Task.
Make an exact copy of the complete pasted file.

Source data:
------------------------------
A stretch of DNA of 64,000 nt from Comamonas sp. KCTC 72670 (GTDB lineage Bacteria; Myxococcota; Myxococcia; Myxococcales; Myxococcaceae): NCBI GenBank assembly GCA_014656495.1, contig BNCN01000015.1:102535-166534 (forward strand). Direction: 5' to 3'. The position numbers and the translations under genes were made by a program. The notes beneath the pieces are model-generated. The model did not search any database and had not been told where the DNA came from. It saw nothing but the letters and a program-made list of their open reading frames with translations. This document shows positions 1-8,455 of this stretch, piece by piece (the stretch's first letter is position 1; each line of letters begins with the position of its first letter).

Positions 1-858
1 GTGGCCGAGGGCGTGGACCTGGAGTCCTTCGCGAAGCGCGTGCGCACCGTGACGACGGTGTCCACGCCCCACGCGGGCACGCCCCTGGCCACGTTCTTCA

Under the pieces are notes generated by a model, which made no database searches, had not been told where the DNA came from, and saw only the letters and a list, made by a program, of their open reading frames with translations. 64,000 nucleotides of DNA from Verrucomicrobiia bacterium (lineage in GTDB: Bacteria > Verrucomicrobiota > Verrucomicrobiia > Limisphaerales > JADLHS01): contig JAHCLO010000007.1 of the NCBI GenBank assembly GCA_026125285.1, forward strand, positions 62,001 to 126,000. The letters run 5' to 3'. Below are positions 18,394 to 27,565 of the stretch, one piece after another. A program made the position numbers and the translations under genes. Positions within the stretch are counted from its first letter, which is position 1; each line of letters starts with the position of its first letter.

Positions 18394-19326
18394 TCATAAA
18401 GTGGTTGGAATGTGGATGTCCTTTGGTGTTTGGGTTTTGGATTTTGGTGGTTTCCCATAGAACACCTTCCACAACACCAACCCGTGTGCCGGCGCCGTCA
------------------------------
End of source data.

A stretch of DNA of 64,000 nt from Comamonas sp. KCTC 72670 (GTDB lineage Bacteria; Myxococcota; Myxococcia; Myxococcales; Myxococcaceae): NCBI GenBank assembly GCA_014656495.1, contig BNCN01000015.1:102535-166534 (forward strand). Direction: 5' to 3'. The position numbers and the translations under genes were made by a program. The notes beneath the pieces are model-generated. The model did not search any database and had not been told where the DNA came from. It saw nothing but the letters and a program-made list of their open reading frames with translations. This document shows positions 1-8,455 of this stretch, piece by piece (the stretch's first letter is position 1; each line of letters begins with the position of its first letter).

Positions 1-858
1 GTGGCCGAGGGCGTGGACCTGGAGTCCTTCGCGAAGCGCGTGCGCACCGTGACGACGGTGTCCACGCCCCACGCGGGCACGCCCCTGGCCACGTTCTTCA

Under the pieces are notes generated by a model, which made no database searches, had not been told where the DNA came from, and saw only the letters and a list, made by a program, of their open reading frames with translations. 64,000 nucleotides of DNA from Verrucomicrobiia bacterium (lineage in GTDB: Bacteria > Verrucomicrobiota > Verrucomicrobiia > Limisphaerales > JADLHS01): contig JAHCLO010000007.1 of the NCBI GenBank assembly GCA_026125285.1, forward strand, positions 62,001 to 126,000. The letters run 5' to 3'. Below are positions 18,394 to 27,565 of the stretch, one piece after another. A program made the position numbers and the translations under genes. Positions within the stretch are counted from its first letter, which is position 1; each line of letters starts with the position of its first letter.

Positions 18394-19326
18394 TCATAAA
18401 GTGGTTGGAATGTGGATGTCCTTTGGTGTTTGGGTTTTGGATTTTGGTGGTTTCCCATAGAACACCTTCCACAACACCAACCCGTGTGCCGGCGCCGTCA